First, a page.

When teaching about functions, using an existing example that people already know about is beneficial. For example, everyone knows that a knife cuts. Add further parameters to an analogy as a method of adjusting the way that people perceive the function. The perfect example of an analogy with further details is “A hot knife through butter”, which refers to the item in question being extremely effective at completing its task compared to the standard. Doing so adds further detail to your lessons and provides your students with more context about the topic.
A component-oriented analogy discusses the main part of a process or the one most important to that process’s functionality. For example, the ocean is the most important part of the water cycle, where the CPU is responsible for all the processing in a computer. These are more accessible analogies for young students, who may not understand an imperative task. Consider presenting this information in a system such as a Gantt chart or flowchart to establish the requirement for completing these tasks.
Using consequential analogies as a means of demonstrating cause and effect to students. An ideal age for demonstrating cause and effect to students is when they are as young as possible, such as those in kindergarten. At this age, a school can relate the concept of inevitable consequences to students, which is beneficial for implementing a discipline system. This acts within the deterrent theory, in which people avoid committing particular actions as they know punishment is awaiting. Use consequence-oriented analogies when discussing punishments and rewards for students to guide behavior in a positive direction from an early age in an understandable manner.
Discussing tasks as an analogy is ideal for presenting expertise in a subject. In this instance, a knuckleball is a difficult form of a soccer kick, requiring a high level of skill, experience, and dexterity. Modify the specific analogy you use to the context, with differing levels of expertise presented through different analogies. For example, effectively pan-frying a meal is a difficult process that chefs complete, where they also complete simpler roles such as cutting carrots and peeling potatoes. Use this scale to convey the difficulty of tasks in areas such as chemistry or applied physics, as they don’t directly relate but make sense when you apply the change.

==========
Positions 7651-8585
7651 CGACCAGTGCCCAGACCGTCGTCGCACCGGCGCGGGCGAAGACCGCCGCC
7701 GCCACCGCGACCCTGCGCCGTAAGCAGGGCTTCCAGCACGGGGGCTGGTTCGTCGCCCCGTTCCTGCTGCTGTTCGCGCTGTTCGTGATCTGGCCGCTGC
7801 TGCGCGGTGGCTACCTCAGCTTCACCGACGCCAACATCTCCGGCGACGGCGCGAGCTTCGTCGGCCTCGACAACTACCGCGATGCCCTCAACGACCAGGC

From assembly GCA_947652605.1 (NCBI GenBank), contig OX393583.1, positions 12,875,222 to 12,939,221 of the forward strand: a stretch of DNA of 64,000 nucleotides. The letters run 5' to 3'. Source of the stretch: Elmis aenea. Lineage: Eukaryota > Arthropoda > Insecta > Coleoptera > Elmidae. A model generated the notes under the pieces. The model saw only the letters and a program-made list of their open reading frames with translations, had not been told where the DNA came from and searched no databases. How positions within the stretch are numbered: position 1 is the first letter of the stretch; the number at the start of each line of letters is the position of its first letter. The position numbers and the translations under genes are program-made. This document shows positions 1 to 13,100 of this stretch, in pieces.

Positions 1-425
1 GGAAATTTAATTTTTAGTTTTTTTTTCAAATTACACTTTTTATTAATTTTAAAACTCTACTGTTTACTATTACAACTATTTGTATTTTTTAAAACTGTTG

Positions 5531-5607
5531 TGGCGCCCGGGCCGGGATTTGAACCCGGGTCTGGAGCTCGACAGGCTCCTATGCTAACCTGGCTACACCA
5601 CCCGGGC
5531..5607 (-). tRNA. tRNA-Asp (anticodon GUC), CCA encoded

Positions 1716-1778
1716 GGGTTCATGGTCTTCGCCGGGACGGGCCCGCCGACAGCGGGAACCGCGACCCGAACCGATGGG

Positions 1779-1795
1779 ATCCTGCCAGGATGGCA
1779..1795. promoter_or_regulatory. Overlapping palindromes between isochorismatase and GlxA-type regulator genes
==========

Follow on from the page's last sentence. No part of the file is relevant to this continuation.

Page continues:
Use habitat-oriented analogies when discussing information, such as where things or people feel “at home” in a literal or metaphorical sense. “Like a squirrel in a tree,” for example, indicates a high level of comfort and is a term that benefits a range of humanities subjects and works effectively in a more subjective area of learning. Habitat-focused analogies are also ideal for other contexts, including indicating discomfort. The term “a fish out of water” is the most common analogy in this case, as people understand that a fish asphyxiates when outside water. This analogy works in many different age groups and settings as it depends on a very basic piece of knowledge with relatively little critical thought.
Subjects such as history benefit from having a comprehensive understanding of “trigger events”, with the additional nuance that this is not necessarily a sole cause. Another analogy for this is the term “domino effect”, which suggests that all necessary pieces are in place before a trigger event leads to far more action. This is especially important for some of the biggest historical events, such as understanding the many causes of World War One. Physics and chemistry lessons also benefit from this, discussing how one scientific concept influences another in a chain reaction.